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  5. "トイレはどこですか?"


Translation:Where is the bathroom?

June 12, 2017



One of the most important phrases to know in any language!


Well, until you realise you might not understand the answer..


Just pray that they point in a general direction and take it from there


Just remember 左(ひだり) hidari =left 右(みぎ) migi =right


❤❤❤❤❤❤ the kanjis aren't even much different


Remember: Hidari's kanji has "e" in it, as in lEft, and migi's has "ro" in it, as in Right! For spoken, though, I remember it as (being a right-handed person) "migi" is shorter, so it requires less energy to say than "hidari" and when I use my right hand, the task is easier since I'm using my dominant hand.


If you know Spanish you can think of 左 as "izquierda" which means left (of course), the I stands for izquierda :p


When you ask someone for directions, I can pretty much guarantee that they will never answer in kanji.


Considering that Kanji is a written language, I concur.


There is an app called Kanji Study that will be usefull for you


i use that and it's super helpful!


I had a substitute teacher who knew a little bit of Spanish. The only phrase she learned was "Where is the bathroom and tell me in English." Sounds like a protip to me.


Besides "ピザください"




Does トイレ mean bathroom or toilet? As in room with a toilet in or room with a bath in? Or the actual toilet?


Since japanese bathrooms are traditionally completely separate from the toilet, it doesn't refer to the bathroom, but you could use it for a bathroom which has a toilet


The English word "bathroom" is not restricted to meaning "a room with a bath", and a room with only a toilet in it can be called a bathroom in English. The Japanese word トイレ can be translated as restroom or bathroom, but I do not believe it would refer to a room without a toilet.


The room with a toilet - トイレ or お手洗い(おてあらい)

The room with a bathtub - 浴室(よくしつ) 浴場(よくじょう)風呂場(ふろば)

The room where you change clothes before taking a bath - 脱衣場(だついじょ)


And the one you see in the hotel where toilet and bathtub are set together - ユニットバス (unit bath)


Yeah, I prefer using otearai. Sounds less...crude to me (just like how I use the word "restroom" in English.)


In England a lot of homes have separate rooms for bath and toilet, so if a visitor asks for the bathroom, they will be shown to the room with the bath. If you want the toilet, the polite word is "loo", but never bathroom.


This must depend on who you talk to.

To me, the polite word is "toilet". The word "loo" sounds impolite, to me.

(I am English, just to be clear.)


Cyzaki - it actually means lavatory / toilet. However, due cultural differences, specifically a trend to prudishness, Americans tend to call them bathrooms or restrooms.


I would be more offended if you didn't leave out the 'to' in 'due to cultural differences'.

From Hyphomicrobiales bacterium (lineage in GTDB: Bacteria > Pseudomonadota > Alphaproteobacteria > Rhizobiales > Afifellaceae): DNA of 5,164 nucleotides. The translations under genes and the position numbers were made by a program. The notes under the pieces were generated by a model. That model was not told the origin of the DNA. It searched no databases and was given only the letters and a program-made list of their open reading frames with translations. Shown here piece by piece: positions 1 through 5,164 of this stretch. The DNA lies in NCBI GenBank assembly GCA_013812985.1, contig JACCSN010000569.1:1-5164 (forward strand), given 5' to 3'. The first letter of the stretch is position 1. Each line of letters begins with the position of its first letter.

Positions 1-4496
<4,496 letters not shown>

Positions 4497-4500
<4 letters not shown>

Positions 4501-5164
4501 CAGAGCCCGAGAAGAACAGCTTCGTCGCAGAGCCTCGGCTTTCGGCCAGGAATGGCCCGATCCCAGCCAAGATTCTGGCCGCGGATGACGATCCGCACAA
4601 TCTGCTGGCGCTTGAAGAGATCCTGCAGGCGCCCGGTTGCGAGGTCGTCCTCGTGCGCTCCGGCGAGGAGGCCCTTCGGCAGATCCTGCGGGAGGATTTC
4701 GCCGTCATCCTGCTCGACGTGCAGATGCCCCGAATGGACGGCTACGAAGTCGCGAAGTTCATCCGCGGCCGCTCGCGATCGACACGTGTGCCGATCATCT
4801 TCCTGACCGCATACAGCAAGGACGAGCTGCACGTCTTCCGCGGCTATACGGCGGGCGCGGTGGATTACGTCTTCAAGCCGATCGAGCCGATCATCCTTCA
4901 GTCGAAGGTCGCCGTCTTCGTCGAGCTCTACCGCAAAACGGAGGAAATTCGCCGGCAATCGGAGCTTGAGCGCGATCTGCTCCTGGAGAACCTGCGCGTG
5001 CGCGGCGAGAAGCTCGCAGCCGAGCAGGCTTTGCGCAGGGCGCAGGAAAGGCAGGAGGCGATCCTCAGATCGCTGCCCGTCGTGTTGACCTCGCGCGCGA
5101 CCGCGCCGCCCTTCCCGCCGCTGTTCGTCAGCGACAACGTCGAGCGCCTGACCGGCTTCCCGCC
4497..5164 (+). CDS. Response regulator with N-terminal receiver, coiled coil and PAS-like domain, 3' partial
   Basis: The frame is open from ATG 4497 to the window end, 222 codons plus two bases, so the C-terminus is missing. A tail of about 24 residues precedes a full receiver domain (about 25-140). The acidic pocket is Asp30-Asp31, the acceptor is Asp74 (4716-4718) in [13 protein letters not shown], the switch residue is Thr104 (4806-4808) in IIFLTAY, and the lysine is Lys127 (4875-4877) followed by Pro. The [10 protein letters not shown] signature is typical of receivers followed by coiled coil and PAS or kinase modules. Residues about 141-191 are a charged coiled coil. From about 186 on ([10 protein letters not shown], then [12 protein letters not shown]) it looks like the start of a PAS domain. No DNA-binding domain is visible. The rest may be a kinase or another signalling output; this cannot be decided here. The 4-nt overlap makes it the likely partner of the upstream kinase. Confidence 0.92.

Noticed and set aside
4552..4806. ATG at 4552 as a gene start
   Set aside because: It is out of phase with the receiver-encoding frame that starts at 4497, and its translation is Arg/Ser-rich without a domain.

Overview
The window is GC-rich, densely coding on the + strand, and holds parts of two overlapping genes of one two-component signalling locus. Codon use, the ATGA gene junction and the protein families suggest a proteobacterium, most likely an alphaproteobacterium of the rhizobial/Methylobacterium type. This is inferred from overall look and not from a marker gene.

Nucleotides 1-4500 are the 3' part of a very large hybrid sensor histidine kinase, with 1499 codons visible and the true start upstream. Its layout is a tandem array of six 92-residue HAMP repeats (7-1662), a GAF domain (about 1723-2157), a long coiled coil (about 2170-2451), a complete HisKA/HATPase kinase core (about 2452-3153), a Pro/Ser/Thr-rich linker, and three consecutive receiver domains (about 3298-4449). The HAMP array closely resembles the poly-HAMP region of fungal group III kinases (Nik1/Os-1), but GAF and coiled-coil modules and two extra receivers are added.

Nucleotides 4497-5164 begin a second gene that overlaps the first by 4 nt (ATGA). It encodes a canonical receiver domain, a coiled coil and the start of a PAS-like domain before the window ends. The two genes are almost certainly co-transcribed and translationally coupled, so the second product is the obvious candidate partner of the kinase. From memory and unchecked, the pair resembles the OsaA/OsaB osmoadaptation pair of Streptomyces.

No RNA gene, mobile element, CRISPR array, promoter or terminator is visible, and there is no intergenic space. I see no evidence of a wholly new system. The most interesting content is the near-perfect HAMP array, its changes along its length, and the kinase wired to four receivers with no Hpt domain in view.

Why would you be offended if he didn't? I am offended that he did!


Since mit already ihre the acoustic treffende toilet this should be clear. The problem is American English, where people are too afraid to talk about the toilet and what is done there. It is comparable to the behavior of Japanese women that used tremendous amounts of water to flush the toilet stool that none could hear their own splashing sounds (to save the precious water quite some toilets have sound generators installed). Neither concept is found in Europe. In Sweden it is even more extreme, where you find toilets where women can watch and talk to each other, while doing their business. International English does not share this strange relationship to one's physiological necessities and calls a toilet a toilet.


Wouldn't "toire wa dokoda" be correct?


Actually you are correct! But the sentence would be very informal so be careful with using it.

Particle omitting is quite common in colloquial Japanese especially between friends.


Da is declarative. You can't use da as a straight swap for desu. Don't fall into the mistake of thinking da is just the informal version of desu. They are not interchangeable!!


For the plain form, "toire wa doko?" is enough, or even just "toire wa?" With rising intonation.


No, you still need か at the end to make it a question.


You can use entonation with friends insted of using the final Ka


Only in polite wording. If you say どこはトイレだ?(plain form of the question) you dont use か.


Americans will sometimes use the word "john" to refer to a bathroom - very slangy, but still a thing. As it was one of the tiles, I tried it, but Duo said no.


Ok, this is really important... do people in Japan ask for directions to the bathroom like this? If I went to someone's house, and I asked, "Where's your toilet?" that would come across as a little vulgar... I don't want to go to Japan and find out the awkward way that they would find that vulgar too


トイレはどこですか is a very common way to ask for the location of a bathroom.


I guess one would say すみません (sumimasen) first


ちょっとすみませんがトイレにどう行けばいい??From what I've learned this phrase is quite a polite way to ask how to get to the toilet (Please correct me if I'm wrong), but essentially it's 'Excuse me but how can I get to the toilet?'


"Where's your toilet?" wouldn't be remotely vulgar. That is the proper way to ask.


Whatever the proper way to ask is will depend entirely on where you are and who you're asking. Where I live, it would be considered crude.


Wouldn't "トイレはどこにありますか" be correct?



i say it.


トイレはどこにありますか is natural. It may be close "Where is there the bathroom?"


Why is it どこですか and not どこありますか? ある seems to be more appropriate for describing location of an object, but why is です used instead?


In short, both of them are correct and have the same meaning. This is a famous topic "unagi-sentence"(ウナギ文)

The original sentence of the unagi (eel) sentence:

僕はウナギだ (As for me, eel)

We can well translate this as "I am an eel" but this is not probably what it means.

The conversation is probably like this.

  • お食事は何にする?(What do you want for the meal?)
  • 僕はウナギだ (As for me, eel.)

The sentence 僕はウナギだ is actually a contraction of 僕はウナギにする

This is exactly the sentence for トイレはどこですか: a contraction of トイレはどこにありますか


On the bathtub question I entered お風呂はどこにありますか, but it was marked as wrong. I know お風呂はどこですか probably is the more normal way to say it, but I was wondering if the other way was right. Did I miss something or is does Duolingo just not have this in their answer bank?